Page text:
The following section describes the identified security variants in the OpenID Authentication 2.0 (Recordon, D., Hoyt, J., Hardt, D., and B. Fitzpatrick, “OpenID Authentication 2.0,” .) [OPENID] protocol.



This table defines the security variants and the expected values. References are tp the OpenID specification.

NumberVariantValues
1. Wildcards allowed in trust roots. This relates to whether the idp accepts wild carded trust roots as specified in section 8.2 One of Yes/No
2. Allow unsecure associations? Whether the idp agrees to process authentication messages with no assoc_handle in section 8. One of Yes/No
3. Types of claimed identifiers accepted. Types of identifiers as enumerated in section 9.3. Set of Http/Https/XRI
4. Self-issued certificates allowed for authentication. This Applies to all https traffic. If 'no' here, then idp *probably* requires all https identifiers to chain up to known trust roots, but that's intentionally not implied. One of Yes/No
5. XRDS file must be signed. Signature on the XRDS as per XMLDSIG. Keying material not specified, since RP ultimately needs to make own decision whether to trust keys used for such signature. One of Yes/No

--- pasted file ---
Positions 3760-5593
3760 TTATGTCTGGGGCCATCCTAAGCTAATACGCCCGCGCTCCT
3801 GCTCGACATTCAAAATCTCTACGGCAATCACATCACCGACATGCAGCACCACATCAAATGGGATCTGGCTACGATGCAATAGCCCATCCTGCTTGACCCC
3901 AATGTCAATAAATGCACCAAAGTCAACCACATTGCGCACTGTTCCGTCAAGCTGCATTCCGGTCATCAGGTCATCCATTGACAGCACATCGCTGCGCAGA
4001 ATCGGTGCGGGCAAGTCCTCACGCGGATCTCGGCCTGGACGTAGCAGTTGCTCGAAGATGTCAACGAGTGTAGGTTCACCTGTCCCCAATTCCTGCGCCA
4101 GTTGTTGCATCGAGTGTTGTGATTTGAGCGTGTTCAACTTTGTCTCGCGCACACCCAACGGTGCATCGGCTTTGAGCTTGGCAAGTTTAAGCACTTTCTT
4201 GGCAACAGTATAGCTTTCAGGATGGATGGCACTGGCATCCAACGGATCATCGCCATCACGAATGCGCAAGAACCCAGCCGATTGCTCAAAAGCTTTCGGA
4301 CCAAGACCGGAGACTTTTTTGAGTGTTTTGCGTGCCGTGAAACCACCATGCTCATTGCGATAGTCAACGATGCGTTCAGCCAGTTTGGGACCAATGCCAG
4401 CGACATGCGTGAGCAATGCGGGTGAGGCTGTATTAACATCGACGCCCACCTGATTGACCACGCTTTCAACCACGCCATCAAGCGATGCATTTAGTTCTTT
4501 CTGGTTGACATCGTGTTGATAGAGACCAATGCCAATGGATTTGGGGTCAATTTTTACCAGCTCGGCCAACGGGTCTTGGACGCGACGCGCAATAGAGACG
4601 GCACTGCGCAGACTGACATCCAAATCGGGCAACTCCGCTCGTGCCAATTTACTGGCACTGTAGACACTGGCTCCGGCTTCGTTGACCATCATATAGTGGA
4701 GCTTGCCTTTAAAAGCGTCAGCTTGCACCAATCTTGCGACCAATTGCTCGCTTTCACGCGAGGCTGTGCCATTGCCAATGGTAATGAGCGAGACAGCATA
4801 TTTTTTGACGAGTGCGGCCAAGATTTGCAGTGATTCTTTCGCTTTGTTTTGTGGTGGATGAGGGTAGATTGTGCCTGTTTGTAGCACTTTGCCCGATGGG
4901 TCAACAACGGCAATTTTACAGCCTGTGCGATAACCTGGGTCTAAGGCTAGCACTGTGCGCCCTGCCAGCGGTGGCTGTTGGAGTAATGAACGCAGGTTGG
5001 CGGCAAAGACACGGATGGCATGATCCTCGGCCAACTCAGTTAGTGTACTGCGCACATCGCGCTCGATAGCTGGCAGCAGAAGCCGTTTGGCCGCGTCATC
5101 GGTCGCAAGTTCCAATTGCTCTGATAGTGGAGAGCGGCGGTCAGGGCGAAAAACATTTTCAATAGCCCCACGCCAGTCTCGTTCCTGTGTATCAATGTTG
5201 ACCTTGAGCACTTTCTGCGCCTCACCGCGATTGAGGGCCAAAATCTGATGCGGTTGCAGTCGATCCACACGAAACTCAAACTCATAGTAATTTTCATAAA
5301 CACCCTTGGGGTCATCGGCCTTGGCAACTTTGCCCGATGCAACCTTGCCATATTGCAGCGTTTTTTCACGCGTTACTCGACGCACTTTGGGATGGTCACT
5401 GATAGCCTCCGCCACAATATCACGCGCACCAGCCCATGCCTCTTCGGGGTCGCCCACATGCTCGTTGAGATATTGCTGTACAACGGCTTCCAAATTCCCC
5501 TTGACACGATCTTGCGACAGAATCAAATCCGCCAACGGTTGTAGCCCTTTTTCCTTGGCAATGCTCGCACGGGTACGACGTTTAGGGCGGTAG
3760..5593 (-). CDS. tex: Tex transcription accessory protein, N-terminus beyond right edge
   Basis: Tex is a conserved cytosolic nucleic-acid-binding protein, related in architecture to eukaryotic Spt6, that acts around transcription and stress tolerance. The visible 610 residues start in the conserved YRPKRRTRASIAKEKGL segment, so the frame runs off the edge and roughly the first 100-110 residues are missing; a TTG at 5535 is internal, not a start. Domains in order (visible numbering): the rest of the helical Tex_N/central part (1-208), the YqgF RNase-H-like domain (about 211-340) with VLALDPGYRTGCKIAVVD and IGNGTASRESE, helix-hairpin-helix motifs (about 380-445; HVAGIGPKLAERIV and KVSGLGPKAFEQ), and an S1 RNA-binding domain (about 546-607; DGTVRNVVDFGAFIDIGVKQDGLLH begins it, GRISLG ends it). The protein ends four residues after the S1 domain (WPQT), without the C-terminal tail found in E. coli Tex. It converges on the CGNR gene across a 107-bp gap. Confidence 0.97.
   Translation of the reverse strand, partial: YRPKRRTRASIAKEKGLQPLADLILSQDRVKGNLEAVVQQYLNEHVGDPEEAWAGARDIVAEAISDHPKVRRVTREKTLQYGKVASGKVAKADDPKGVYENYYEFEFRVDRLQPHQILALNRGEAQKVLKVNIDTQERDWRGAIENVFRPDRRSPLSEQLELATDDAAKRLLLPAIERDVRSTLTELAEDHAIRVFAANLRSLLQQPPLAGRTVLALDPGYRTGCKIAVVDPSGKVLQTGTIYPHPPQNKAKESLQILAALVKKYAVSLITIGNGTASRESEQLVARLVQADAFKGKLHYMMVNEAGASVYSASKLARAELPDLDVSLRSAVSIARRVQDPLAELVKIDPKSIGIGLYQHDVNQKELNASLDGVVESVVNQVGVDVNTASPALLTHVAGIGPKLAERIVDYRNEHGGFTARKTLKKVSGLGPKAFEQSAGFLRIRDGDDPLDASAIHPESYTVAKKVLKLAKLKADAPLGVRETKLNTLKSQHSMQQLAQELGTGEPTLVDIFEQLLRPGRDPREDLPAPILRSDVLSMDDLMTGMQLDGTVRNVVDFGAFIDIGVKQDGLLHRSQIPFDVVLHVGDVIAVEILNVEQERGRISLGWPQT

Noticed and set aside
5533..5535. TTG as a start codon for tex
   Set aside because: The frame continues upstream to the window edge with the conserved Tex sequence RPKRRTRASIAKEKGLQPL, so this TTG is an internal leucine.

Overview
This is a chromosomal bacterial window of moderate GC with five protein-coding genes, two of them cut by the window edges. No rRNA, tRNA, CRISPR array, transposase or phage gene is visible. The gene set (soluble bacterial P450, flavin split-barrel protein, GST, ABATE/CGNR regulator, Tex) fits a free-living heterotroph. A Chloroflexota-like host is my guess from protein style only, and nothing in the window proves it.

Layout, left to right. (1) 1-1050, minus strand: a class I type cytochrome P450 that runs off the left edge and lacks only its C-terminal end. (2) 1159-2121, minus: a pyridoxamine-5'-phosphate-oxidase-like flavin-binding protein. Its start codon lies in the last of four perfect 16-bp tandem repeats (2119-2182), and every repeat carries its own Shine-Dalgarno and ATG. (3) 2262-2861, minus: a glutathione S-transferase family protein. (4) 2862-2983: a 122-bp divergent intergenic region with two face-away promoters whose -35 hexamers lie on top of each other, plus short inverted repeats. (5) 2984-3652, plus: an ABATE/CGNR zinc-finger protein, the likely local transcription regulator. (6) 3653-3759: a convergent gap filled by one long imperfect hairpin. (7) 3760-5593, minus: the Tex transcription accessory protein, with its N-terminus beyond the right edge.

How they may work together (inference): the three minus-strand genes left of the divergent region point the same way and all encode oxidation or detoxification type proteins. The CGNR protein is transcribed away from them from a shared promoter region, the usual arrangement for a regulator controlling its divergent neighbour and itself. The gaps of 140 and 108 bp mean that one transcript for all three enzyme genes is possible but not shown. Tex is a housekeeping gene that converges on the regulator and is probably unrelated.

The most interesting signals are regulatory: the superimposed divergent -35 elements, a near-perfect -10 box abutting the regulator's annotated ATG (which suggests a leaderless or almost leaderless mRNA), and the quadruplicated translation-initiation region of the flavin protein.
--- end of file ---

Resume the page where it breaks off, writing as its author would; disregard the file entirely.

6. XRDS must be retrieved over secure channel. This does not imply SSL. See note on 4. about trust roots. One of Yes/No
7. Accepted association session types. What types of session types can be used as defined in section 7.4.3 Set of No-encryption/DH-SHA1/DH-SHA256
8. RP must have XRDS. Should the relying party be required to advertise compliance with specific profiles as per section 11. One of Yes/No
9. Accepted association types. What section 7.3. association types the IDP agrees to use for signatures. Set of HMAC-SHA1/HMAC-SHA256
10. Association must be over secure channel. Whether the 7.4.1 request must take place on a secure channel. One of Yes/No

Identified security variants.

 Table 1 



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9.  Profiles

The following section specifies two profiles "A" and "B" as examples. The identifier of these profiles are URLs that appends to http://openid.net/authn/2.0/.